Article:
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devote their whole attention to this selves, that charity and a love of business,than by the sick and their truth govern their hearts. neighbours.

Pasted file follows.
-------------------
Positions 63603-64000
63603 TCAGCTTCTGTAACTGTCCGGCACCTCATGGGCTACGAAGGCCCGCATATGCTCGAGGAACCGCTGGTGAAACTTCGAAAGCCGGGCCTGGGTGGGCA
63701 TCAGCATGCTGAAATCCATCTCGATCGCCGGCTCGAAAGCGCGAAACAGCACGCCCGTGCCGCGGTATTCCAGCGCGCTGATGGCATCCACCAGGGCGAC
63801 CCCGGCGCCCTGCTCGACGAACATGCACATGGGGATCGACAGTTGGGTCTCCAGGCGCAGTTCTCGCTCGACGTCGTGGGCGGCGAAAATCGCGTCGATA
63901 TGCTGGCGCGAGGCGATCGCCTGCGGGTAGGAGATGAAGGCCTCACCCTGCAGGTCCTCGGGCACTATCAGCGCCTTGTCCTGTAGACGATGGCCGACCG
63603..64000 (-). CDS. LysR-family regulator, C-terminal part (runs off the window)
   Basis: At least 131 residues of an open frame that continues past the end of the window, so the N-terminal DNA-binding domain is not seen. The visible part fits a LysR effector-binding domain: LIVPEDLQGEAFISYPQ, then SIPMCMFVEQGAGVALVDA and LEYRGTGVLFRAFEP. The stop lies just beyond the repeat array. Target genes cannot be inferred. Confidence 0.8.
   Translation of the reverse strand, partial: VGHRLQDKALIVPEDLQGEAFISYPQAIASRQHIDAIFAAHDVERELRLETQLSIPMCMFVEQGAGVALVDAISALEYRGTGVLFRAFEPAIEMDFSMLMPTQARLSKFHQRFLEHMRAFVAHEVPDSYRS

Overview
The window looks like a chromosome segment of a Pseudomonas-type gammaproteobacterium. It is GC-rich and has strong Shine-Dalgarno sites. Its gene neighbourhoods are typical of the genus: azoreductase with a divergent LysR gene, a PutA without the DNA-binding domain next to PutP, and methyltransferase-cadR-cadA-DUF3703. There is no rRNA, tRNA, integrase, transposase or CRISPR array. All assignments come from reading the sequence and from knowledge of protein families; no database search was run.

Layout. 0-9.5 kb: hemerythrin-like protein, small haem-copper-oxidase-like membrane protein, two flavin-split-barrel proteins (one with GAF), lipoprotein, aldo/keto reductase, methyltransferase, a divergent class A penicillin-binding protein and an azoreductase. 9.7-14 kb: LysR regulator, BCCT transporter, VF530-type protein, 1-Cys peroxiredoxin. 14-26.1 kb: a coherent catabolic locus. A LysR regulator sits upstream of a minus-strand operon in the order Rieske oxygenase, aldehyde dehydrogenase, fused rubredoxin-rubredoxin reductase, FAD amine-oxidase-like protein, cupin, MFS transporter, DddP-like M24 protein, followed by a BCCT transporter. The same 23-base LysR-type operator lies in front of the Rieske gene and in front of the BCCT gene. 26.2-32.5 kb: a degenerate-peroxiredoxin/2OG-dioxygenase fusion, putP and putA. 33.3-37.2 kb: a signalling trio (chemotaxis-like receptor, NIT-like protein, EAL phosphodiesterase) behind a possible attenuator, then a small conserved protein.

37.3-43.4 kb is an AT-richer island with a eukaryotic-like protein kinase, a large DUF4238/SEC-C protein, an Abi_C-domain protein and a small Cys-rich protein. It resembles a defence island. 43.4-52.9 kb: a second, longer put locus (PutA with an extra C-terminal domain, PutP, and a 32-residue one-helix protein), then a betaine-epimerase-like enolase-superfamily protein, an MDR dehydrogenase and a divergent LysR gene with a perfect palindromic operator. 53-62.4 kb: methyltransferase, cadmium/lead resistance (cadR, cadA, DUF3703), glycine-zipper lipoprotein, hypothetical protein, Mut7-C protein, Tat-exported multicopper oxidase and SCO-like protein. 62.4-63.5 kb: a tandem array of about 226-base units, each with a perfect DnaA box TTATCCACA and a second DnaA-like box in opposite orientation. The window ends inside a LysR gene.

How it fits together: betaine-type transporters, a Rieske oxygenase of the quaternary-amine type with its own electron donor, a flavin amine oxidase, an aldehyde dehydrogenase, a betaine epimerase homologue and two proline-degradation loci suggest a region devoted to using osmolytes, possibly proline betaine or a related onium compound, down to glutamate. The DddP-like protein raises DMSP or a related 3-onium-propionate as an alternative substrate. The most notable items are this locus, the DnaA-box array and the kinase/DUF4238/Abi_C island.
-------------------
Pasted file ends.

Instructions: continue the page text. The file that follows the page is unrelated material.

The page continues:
These things must be so, while I am however aware, that ve human nature remains what it is. ry sensible men' are hereticks Toil and trouble will ever be shunon this subject. They say, thened. Society indeed renders them doctors theorize, instead of observ more tolerable by the compensaing nature modestly and careful- tion it gives for them; and as this ly; and that their physick often advances in real improvement, the irritates and sometimes destroys compensation will increase, and the patients, who would otherwise of course the labour will more throw off their diseases more easi- readily be procured. To correct ly and more certainly. Now there our errors, we must trace them to is some truth in this charge, and their source. This consideration I will join them in the opinion, has induced me, to present the prethat my brethren are too prone to ceding and the following obsertheorize. This is not peculiar to vations on the causes, which lead them ; it belongs to mankind gen- the faculty into the habit of the erally, and arises from indolence orizing. and an impatience to appear wise. I have lightened the censure, All knowledge must be acquired which is thrown upon us by slowly and with difficulty. The spreading a part of it on the broad Jabour Becomes too tedious, and shoulders of poor human nature ; men are ready to guess at the truth, I mean to charge the remainder rather than wait its slow and pain- to a fault of our patients and their ful developement. This happens friends. every day in common affairs; and The importance and essential as the injury,which results from it, duty of a physician, is to advise the is not very great, it is disregarded. sick what to do ;--to direct their The error deservedly arrests at whole conduct. As the sick tention, when the subjects are should never call a physician, ungreat principles, either in physicks less they have more confidence in or morals. It is remarkable, that his knowledge and judgment men form an attachment to the than in their own; so when they vagaries of their own minds, which have received his advice, they is oftentimes stronger, and excites should follow it implicitly. If inmore zeal, than a simple conviction deed it is so opposite to their own of real truth. This circumstance settled opinions, as to destroy that aggravates very much the evils confidence, then the motive for arising from a false theory. In following his advice must cease to our profession, men grow as warm operate. But the patient and his in the support of their peculiar friends are seldom satisfied with tenets, I had almost said as the the advice alone ; they want to theologians; and as the sectarian know the name of the disease; the in religion hopes, that all will be nature of the case, and the reasons damned, who do not worship with for the mode of treatment. In him, so the father of a medical short, they want to be taught in hypothesis is willing to rejoice if half an hour, and that too while all die, who are treated according hey are under the influence of to principles differing from his strong feelings, what it may have own. They both persuade them- cost the physician months to